All You Need is Love (and a Prenup)
The picture in the Washingtonian magazine perfectly symbolized
a nation with the highest divorce rate in the world. It featured
a wedding cake with a bride and groom on top. Lurking behind them
were two gloomy, dark-suited figures: two little lawyers, each
one holding a copy of the prenuptial agreement.
"Love is all you need—unless the
marriage ends in divorce," wrote Washingtonian editor
Kim Eisler. "Then a prenuptial agreement is the best defense."
He called the prenup "a divorce insurance policy." Well,
that's probably true—but wouldn't it be better for couples
to have a marriage insurance policy?
This is the goal of my friend Mike McManus,
founder of Marriage Savers. McManus points out that most marriages
take place in churches. This means Christians can become a force
for building stronger marriages, and thus help cut the divorce
rate. Many churches try to meet the challenge by requiring long
and demanding periods of prenuptial counseling. The problem is
that many couples will say, "No, thanks," and hold their
wedding at the church down the street where there are no requirements.
To solve this problem, McManus has instituted Community Marriage
Policies—uniform policies and rules that all the local churches
adopt together. Catholic and Protestant, liberal and conservative,
black and white clergy all band together to radically reduce the
community's divorce rate.
Typically, clergy agree to require engaged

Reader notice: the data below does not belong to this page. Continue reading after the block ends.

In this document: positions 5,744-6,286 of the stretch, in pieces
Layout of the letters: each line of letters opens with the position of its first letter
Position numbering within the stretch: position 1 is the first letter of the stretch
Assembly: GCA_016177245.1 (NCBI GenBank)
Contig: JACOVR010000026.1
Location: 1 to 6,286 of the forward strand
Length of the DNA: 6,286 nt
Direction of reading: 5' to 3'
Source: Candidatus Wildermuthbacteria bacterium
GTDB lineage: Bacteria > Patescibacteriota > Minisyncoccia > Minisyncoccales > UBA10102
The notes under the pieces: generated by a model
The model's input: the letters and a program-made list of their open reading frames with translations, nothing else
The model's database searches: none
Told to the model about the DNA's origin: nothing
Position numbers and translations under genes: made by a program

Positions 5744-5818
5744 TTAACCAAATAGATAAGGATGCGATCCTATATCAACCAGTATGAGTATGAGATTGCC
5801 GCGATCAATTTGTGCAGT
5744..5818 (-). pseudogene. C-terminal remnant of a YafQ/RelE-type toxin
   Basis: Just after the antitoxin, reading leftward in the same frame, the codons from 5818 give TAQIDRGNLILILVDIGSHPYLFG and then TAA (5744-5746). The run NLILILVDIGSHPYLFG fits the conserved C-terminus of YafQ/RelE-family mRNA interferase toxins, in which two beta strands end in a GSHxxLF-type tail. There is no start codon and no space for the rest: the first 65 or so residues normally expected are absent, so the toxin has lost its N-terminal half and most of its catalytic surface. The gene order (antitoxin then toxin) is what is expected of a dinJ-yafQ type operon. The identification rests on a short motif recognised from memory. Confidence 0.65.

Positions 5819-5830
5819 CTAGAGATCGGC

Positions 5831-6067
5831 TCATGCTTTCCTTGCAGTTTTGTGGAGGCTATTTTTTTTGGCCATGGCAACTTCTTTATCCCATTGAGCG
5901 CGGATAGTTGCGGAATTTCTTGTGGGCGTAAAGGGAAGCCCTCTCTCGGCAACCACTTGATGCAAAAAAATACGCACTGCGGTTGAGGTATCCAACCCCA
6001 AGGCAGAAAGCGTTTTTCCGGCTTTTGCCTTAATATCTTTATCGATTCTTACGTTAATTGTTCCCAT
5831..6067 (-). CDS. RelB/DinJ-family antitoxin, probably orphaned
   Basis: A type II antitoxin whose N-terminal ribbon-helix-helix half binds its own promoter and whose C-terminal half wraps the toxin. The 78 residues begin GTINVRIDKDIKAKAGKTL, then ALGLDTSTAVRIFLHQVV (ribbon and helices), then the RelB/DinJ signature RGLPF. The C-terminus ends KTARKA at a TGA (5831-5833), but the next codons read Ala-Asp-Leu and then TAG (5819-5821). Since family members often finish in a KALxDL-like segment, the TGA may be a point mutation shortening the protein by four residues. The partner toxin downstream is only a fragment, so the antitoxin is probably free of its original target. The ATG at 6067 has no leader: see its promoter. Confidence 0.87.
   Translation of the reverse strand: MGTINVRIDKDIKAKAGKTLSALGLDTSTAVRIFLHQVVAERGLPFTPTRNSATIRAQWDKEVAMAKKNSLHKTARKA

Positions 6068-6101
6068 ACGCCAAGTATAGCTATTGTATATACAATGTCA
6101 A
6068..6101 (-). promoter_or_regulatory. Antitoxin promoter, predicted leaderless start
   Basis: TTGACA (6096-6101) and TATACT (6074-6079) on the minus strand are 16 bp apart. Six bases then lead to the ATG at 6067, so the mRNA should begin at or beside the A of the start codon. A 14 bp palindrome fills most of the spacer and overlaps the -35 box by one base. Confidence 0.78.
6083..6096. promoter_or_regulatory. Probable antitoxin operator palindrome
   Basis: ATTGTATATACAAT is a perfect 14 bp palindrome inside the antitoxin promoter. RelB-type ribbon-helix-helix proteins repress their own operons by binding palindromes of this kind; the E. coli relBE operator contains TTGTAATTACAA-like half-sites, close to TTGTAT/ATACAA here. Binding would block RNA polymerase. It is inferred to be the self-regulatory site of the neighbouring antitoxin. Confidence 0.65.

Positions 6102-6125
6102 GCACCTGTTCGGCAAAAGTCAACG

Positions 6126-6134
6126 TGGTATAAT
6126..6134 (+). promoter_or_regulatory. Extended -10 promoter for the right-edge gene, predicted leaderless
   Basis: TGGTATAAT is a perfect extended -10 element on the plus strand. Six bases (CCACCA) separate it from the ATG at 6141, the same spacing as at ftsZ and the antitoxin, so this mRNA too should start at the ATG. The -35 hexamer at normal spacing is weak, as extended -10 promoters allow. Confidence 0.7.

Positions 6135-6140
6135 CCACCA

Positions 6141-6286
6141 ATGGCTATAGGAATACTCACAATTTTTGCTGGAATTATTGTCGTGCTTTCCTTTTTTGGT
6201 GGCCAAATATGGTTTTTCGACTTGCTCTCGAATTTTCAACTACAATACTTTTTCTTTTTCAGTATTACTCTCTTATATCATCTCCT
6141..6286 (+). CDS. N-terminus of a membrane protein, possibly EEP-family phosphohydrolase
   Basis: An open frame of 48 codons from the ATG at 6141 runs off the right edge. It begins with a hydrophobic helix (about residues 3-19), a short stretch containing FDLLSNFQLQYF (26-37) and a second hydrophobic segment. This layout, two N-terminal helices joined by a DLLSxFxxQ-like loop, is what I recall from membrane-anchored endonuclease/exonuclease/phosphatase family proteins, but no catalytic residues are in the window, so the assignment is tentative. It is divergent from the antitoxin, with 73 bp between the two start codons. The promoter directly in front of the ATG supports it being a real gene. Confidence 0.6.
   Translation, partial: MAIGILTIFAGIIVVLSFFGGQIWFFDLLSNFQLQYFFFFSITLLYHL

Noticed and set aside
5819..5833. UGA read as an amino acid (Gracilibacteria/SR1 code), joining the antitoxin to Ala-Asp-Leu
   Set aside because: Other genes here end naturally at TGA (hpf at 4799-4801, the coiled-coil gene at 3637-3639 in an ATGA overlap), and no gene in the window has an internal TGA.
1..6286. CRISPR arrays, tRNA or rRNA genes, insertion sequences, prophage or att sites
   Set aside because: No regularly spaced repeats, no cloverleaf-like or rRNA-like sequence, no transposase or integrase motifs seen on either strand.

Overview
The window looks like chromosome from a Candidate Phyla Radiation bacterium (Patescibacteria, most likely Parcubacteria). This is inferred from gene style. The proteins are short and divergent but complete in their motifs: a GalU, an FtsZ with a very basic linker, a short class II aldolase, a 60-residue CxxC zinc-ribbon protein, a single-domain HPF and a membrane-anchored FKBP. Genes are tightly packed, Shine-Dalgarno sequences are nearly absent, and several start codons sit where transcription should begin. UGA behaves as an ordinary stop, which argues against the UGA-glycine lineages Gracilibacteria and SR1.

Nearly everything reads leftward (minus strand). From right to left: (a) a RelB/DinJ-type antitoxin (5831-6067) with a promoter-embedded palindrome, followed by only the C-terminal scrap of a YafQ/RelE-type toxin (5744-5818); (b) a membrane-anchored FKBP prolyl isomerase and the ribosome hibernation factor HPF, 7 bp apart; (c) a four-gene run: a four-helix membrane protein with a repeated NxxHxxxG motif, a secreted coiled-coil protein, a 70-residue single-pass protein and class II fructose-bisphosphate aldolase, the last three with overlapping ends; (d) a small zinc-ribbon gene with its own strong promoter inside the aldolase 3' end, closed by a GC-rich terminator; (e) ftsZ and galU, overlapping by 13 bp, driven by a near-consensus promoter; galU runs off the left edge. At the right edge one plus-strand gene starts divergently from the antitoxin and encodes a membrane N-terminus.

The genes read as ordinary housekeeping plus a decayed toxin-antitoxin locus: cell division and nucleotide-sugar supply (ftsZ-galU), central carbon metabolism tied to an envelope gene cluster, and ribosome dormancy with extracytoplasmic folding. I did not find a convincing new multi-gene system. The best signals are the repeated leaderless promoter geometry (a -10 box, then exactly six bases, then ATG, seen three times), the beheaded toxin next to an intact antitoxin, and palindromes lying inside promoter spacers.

couples to undergo four months of marriage preparation including
a premarital inventory to evaluate the maturity of the relationship.
Community Marriage Policies are now in place in more than 186
cities, and the results have been phenomenal.
Last year the Institute for Research and Evaluation
examined the impact of 114 Community Marriage Policies all of
which were signed by the year 2000. The Institute compared counties
that had these policies with similar counties in the same state
that did not have them, taking into account the fact that divorce
rates were generally declining. They found that divorce rates
in cities or counties without a marriage policy fell
by 9.4 percent over seven years. But divorce rates in cities or
counties that did have a Community Marriage Policy fell by 17.5
percent—nearly twice the rate of communities without them.
Dr. Stan Weed, president of the Institute, estimates that between
31,000 and 50,000 divorces were averted.
"Clearly," says McManus, "we
hold in our hands the answer to America's divorce rate."
And he's right.
The troubling question, however, is will
the Church accept the challenge? Brad Wilcox, a sociology professor
at the University of Virginia, writes that America's houses of
worship are "traditionally the most important custodians
of marriage in the nation." And yet, he concludes, they "have
been unable and unwilling to foster the beliefs and virtues that
make for a strong marriage culture."
What an indictment of the Church—one
that we must answer. A pastor who marries any couple that comes
knocking needs to recognize his complicity in America's divorce
epidemic and the perceived need for all those lawyers waving prenups
at the bride and groom.
I hope you'll read Mike McManus's book, Marriage
Savers, and learn more about how your church can help couples
build lasting marriages—and help heal America's divorce
More from Charles Colson on CBN.com
From BreakPoint, Copyright 2005 Prison Fellowship
with Chuck Colson" is a radio ministry
of Prison Fellowship Ministries. Reprinted with permission of
Prison Fellowship, P.O. Box 17500, Washington, DC, 20041-0500."
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